I’m going to be publishing a lot of information about custom digital ICs used in music gear. This is a not very exciting first installment.

I’m grouping these together because Korg and Casio at one point used two ICs that are very similar, and neither category is very large by itself. The Yamaha RX8 is also covered.

I haven’t seen service manuals for the Korg MR-16, DDD-5, DRM-1 or PSS-60.

Casio drum ICs:

HD61701 (1984): This is used in the Casiotone 6000 and CPS-201, and also likely the Casiotone 5500 and 6500. The sounds are strange, seemingly formed from very short internally stored samples (often looped) and periodic waveforms. It has onboard amplitude scaling and DACs that seem to be very low resolution and noisy. The complete circuit is fairly elaborate with about 7 output channels, several different tone filters (one of these is switchable) and panning to stereo outputs. Clock is 4.9468 MHz. 54 pins.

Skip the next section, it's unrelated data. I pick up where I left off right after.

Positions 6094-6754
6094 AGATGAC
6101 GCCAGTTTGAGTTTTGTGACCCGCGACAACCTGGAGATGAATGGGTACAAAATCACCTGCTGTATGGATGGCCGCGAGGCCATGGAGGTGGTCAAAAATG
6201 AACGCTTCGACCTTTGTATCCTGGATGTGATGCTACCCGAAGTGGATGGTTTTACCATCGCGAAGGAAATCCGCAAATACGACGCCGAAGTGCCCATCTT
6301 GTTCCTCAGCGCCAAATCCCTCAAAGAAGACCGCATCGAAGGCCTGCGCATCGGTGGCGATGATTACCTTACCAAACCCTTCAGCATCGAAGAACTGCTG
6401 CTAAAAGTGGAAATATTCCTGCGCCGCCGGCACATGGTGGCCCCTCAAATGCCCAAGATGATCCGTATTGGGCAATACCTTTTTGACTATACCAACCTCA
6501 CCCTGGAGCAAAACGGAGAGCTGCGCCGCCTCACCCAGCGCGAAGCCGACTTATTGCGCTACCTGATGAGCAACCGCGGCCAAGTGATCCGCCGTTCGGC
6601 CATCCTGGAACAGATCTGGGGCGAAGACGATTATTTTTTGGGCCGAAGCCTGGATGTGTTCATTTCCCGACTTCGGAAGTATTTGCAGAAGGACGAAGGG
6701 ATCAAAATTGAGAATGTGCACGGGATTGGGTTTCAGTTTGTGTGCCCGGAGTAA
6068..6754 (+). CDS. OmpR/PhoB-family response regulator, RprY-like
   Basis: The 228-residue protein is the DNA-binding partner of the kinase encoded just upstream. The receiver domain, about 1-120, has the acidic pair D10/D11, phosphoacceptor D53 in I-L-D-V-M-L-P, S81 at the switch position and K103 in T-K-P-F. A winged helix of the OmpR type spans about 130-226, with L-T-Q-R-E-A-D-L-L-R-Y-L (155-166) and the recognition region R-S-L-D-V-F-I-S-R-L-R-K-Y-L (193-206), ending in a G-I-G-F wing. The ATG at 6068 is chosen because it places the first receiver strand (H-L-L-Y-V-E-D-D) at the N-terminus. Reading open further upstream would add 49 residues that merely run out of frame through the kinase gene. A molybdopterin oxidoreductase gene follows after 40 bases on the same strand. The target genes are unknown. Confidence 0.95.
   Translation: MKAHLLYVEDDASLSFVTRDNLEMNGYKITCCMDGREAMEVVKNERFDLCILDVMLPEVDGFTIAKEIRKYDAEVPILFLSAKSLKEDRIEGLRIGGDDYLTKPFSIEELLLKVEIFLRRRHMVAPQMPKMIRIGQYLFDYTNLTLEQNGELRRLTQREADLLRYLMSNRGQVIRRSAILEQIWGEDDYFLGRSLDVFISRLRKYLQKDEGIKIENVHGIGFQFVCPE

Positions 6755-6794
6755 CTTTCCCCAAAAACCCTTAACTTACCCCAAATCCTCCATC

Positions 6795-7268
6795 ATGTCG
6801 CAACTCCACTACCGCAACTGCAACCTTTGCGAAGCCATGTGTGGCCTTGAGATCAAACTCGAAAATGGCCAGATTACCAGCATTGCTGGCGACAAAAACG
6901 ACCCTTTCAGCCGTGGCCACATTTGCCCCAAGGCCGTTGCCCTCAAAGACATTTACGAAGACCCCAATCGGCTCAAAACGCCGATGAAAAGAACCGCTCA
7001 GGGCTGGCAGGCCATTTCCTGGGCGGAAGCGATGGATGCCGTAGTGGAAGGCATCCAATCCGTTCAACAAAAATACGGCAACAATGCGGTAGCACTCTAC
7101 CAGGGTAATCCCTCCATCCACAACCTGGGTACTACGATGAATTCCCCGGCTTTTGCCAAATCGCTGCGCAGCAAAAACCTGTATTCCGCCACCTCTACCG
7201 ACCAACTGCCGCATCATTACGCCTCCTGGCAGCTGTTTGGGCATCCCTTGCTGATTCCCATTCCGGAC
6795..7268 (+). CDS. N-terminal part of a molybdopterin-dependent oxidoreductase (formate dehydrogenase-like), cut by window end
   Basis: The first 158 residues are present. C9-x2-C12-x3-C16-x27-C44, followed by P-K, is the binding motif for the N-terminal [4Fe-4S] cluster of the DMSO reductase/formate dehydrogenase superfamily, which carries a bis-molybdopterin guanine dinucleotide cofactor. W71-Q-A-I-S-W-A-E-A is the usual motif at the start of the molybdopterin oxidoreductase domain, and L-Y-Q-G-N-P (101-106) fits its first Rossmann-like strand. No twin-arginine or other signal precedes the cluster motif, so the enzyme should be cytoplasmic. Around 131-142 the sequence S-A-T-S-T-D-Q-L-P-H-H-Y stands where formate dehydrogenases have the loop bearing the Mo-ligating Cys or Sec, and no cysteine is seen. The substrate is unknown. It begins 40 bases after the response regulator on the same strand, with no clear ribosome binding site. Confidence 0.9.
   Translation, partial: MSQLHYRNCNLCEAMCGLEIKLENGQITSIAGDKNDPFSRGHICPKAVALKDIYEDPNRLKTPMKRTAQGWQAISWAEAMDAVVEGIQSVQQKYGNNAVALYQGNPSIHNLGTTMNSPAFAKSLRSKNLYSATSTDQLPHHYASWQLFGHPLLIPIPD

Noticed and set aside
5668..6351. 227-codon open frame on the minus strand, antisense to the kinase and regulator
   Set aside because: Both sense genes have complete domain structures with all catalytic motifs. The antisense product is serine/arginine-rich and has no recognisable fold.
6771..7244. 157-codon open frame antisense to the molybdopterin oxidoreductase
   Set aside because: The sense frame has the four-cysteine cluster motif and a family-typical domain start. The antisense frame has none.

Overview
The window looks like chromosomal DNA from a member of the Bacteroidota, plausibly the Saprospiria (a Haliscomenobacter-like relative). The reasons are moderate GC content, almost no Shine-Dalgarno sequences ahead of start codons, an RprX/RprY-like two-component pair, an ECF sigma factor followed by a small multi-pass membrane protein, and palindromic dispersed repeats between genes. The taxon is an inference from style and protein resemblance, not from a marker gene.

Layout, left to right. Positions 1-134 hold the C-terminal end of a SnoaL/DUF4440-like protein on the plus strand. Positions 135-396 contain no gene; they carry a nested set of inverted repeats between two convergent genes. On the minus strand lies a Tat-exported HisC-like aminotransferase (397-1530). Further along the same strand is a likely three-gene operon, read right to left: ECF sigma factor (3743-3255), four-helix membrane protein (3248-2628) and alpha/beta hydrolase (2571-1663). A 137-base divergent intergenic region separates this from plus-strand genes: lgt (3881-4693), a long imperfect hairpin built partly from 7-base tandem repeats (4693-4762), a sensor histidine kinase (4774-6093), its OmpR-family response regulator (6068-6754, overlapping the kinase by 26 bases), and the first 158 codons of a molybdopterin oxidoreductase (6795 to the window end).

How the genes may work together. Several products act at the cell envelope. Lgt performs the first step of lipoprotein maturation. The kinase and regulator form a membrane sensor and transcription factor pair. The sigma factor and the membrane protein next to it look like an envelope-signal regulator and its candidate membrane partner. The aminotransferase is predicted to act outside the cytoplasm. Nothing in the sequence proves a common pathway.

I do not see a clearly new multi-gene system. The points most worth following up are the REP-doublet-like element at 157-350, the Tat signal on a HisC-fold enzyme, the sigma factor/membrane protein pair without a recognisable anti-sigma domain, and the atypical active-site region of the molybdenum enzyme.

µPD934G (1985): This is used in the RZ-1, CZ-230S, MT-500, CPS-2000 and others. Each IC generates 4 monophonic channels, converted separately, with up to 3 sounds hard assigned to each channel. 64 pins. There are 2 of these in the RZ-1, and they operate independently, not sharing the waveform memory or DAC. The first, designated as µPD934G(B), plays ROM samples only and the second, µPD934G(C), plays both ROM and user samples. Between both ICs, there are 8 channels and 16 available sounds. In some other models a single IC is used to produce up to 12 sounds. These seem to have the same sample rate and waveform ROM size as the RZ-1, but use shorter samples. Unusually, there’s a slightly different master clock frequency and sample rate for each IC in the RZ-1. The µPD934G(B) is clocked at 1.28 MHz (sample rate is 20 kHz, 64 clocks per sample, 16 clocks per channel). The µPD934G(C) is clocked at 1.333 MHz and has a 20.833 kHz sample rate. I’m not sure why it’s done this way. Each IC can address waveform memory up to 128k x 9 bits. The RZ-1 has a 32k x 8 waveform ROM for each IC and an additional 16k x 8 SRAM for the µPD934G(C). The waveform data returns to the IC and is output by a 10 bit linear thin film resistor array DAC. I think it uses a 10 bit DAC to accommodate the extra dynamic range required by the accent (this may just be a binary shift). Other than the accent, the ICs don’t seem to be able to transpose, scale, envelope, reverse, loop or process the sounds in any way. The 3 toms and the open and closed hihat sounds are all different samples rather than a single sample that’s differently pitched or enveloped. The user samples in the RZ-1 are recorded by the 8 bit ADC built into the CPU (µPD7811). The sample input is connected to all 8 of the CPU’s analog input channels in parallel, presumably to reduce noise. The samples seem to be recorded at 20.833 kHz for a total sample time of 0.786 seconds. The metronome is actually more or less an analog drum sound based around a phase shift oscillator. Its decay time can be adjusted with a trimpot. It’s sometimes reported that the user samples in the RZ-1 are less useful than they could be due to latency compared to the other drum sounds (I haven’t verified this). This isn’t a hardware limitation, since the same ICs are used to play back both the ROM and user samples. It’s probably due to the way the sampling process is triggered, i.e. deliberate pre-sampling that records before the trigger threshold is crossed. The problem, then, is really that the samples can’t be trimmed after they’re recorded. But since the RZ-1 supports sample dumps over MIDI, this can be circumvented.